Jean Baptiste Treilhard
|8th President of the National Convention|
27 December 1792 –10 January 1793
|Preceded by||Jacques Defermon|
|Succeeded by||Pierre Victurnien Vergniaud|
Jean Baptiste Treilhard
3 January 1742
|Died||1 December 1810 68)(aged|
|Known for||French statesman|
Jean-Baptiste Treilhard (3 January 1742 – 1 December 1810) was an important French statesman of the revolutionary period. He passed through the troubled times of the Republic and Empire with great political savvy, playing a decisive role at important times.
Without achieving the notoriety of some of his more famous revolutionary colleagues, he held a number of key positions - President of the National Constituent Assembly (20 July - 1 August 1790), President of the National Convention (27 December 1792 – 10 January 1793, coinciding with the trial of Louis XVI, three-time member of the Committee of Public Safety (7 April 1793 – 12 June 1793; 31 July 1794 - 5 November 1794; 4 May 1795 – 2 August 1795), chairman of the Council of Five Hundred, member of the French Directory.
Eugene Marbeau describes Jean-Baptiste Treilhard as "a man honest and right, who is content to do his duty in the situation... but who does not seek... to dominate events". He is buried at the Panthéon.
Born in Brive-la-Gaillarde, Corrèze,to a father who was a lawyer at the Présidial and maire perpétuel of Brive.
Jean Baptiste was a student at the collège des doctrinaires (now the Hôtel de Ville) at Brive, where he received an education balancing the requirements of science and faith.
After studies in law, Jean-Baptiste Treilhard settled in Paris and became, in 1761, a lawyer at the Parlement. He was a protégé of Turgot, future Controller-General of Finances (24 August 1774 – 12 May 1776) to Louis XVI. Treilhard was retained to care for judicial affairs of the Condé family.
Treilhard was elected deputy by the Third Estate of Paris to the Estates-General of 1789, then to the National Constituent Assembly. His most important early role was in the Comité ecclésiastique (Ecclesiastical Committee) where he took the lead in promoting the Civil Constitution of the Clergy, a major reorganization of the Roman Catholic Church (including the suppression of its monasteries and the nationalization of its property). He served one term as President of the National Constituent Assembly (20 July - 1 August 1790).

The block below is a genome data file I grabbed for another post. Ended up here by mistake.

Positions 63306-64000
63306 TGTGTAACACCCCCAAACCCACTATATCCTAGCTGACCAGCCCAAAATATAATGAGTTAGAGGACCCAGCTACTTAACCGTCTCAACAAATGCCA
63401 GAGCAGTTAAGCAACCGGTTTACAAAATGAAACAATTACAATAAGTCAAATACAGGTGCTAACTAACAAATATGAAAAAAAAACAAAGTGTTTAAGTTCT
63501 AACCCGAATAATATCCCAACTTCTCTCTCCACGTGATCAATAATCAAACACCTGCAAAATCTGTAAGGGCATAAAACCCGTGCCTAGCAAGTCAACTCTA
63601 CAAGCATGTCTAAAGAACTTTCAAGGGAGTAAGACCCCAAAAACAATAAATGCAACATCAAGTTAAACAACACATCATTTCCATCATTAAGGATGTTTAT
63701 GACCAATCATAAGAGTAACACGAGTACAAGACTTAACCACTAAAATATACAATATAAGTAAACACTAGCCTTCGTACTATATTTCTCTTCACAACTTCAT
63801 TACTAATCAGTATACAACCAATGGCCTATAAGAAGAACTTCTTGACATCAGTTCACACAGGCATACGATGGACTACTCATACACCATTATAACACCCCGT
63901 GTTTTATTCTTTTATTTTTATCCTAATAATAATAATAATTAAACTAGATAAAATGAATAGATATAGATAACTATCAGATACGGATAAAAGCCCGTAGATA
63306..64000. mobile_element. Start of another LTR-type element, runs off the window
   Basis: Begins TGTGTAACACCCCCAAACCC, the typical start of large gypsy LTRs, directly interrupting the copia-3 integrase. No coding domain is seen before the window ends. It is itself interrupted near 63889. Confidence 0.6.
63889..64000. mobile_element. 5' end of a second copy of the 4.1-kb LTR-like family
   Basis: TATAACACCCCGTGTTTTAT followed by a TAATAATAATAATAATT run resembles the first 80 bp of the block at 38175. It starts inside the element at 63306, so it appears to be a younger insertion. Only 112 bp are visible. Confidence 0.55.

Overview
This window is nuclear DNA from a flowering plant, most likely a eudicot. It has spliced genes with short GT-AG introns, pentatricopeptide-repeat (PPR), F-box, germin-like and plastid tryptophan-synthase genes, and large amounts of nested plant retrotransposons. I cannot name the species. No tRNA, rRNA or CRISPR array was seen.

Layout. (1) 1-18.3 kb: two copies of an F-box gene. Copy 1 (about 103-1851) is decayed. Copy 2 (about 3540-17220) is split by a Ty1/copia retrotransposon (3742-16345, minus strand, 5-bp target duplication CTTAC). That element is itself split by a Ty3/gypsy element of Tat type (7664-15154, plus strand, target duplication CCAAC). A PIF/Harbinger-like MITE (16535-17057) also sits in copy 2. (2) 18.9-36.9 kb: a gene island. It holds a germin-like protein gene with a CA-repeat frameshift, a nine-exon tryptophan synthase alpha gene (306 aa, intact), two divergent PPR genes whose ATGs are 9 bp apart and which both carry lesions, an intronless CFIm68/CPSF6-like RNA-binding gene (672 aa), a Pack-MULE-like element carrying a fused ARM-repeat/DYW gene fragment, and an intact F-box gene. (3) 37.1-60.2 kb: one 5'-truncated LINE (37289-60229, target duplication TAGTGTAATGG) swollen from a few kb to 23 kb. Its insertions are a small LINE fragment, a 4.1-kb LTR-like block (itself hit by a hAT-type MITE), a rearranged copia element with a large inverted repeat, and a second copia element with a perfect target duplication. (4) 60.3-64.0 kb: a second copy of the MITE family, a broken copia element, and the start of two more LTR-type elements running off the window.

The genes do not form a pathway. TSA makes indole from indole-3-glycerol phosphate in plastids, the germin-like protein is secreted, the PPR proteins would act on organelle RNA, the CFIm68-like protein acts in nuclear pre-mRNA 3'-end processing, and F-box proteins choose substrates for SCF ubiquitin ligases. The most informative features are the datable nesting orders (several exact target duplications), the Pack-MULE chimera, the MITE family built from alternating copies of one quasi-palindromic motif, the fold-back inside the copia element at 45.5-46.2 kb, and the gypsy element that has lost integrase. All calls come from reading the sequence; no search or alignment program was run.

Ineligible, like all the members of the Constituent Assembly, for the Legislative Assembly, he became president of the criminal tribunal of Paris, but was judged as lacking of firmness.
Elected to the National Convention by the department of Seine-et-Oise, Treilhard was President (27 December 1792 – 10 January 1794) of the National Convention, and in this capacity served as first magistrate during a part of the trial of Louis XVI, in which he voted for death without reprieve.
He was an inaugural member of the Committee of Public Safety (7 April 1793 – 12 June 1793), but was excluded by the Montagnard. He is imprisoned, but will survive the Reign of terror. On 31 July 1794, after 9 Thermidor Year II (27 July 1794), he returned to the Committee until 5 November 1794. He would serve again from 4 May to 2 August 1795.
Treilhard served on three missions:
Chairman of the Council of Five Hundred in the month of Nivôse, Year IV (22 December 1795 – 23 January 1796). In his speech from 1 Pluviose year IV (21 January 1796), he delivered a speech on the third anniversary of the execution of Louis XVI, in which he execrated monarchy.
In 1795, he arranged the exchange of the daughter of Louis XVI, Marie Thérèse of France, future Duchess of Angoulême, who was a prisoner of the Republic since autumn 1792, for the commissioners to armies betrayed by the general Dumoriez and turned over to the Austrians in spring 1793.
After refusing an appointment as ambassador to Naples in 1796, he served as a judge of the Court of Cassation (6 September - 23 October 1797), before the Directory of France appointed him minister plenipotentiary at the Congress of Rastadt in December 1797).
Treilhard became one of five Directors, the chief executive body of France, 15 May 1798 (26 Floréal year VI)in replacement of François de Neufchâteau. He chaired the Directory 24 August - 27 November 1798.
On 17 June 1799, his election as a member of the Executive Board is invalidated by a resolution of the Council of Ancients, on the grounds of ineligibility due to an irregularity in the election. He is succeeded by Louis-Jérôme Gohier.
After the coup of 18 Brumaire (10 November 1799), during the Consulate, he was appointed on 4 April 1800 vice-president of the court of appeal of the department of the Seine, and became its president on 1 January 1802. He chaired the legislative section of the Council of State, in 1802, and participated in the drafting of the French Civil Code, the Criminal Code and the Code of commerce in close collaboration with Tronchet and Portalis. He also served as a senator.
He collected such honours as being named Grand Officer of the Legion of Honor 14 June 1804, and comte de l'Empire 24 April 1808.
On 30 March 1809 he is named to the Council of State, a position he held until his death.
As officer of the Empire, he is buried at the Panthéon 5 December 1810.
Under the Directory, he entered the Council of Five Hundred, of which he was president during the month of Nivôse, Year IV,and was a member of the Court of Cassation, as well plenipotentiary at the Second Congress of Rastatt (December 1797). Treilhard became a director in the year VI.
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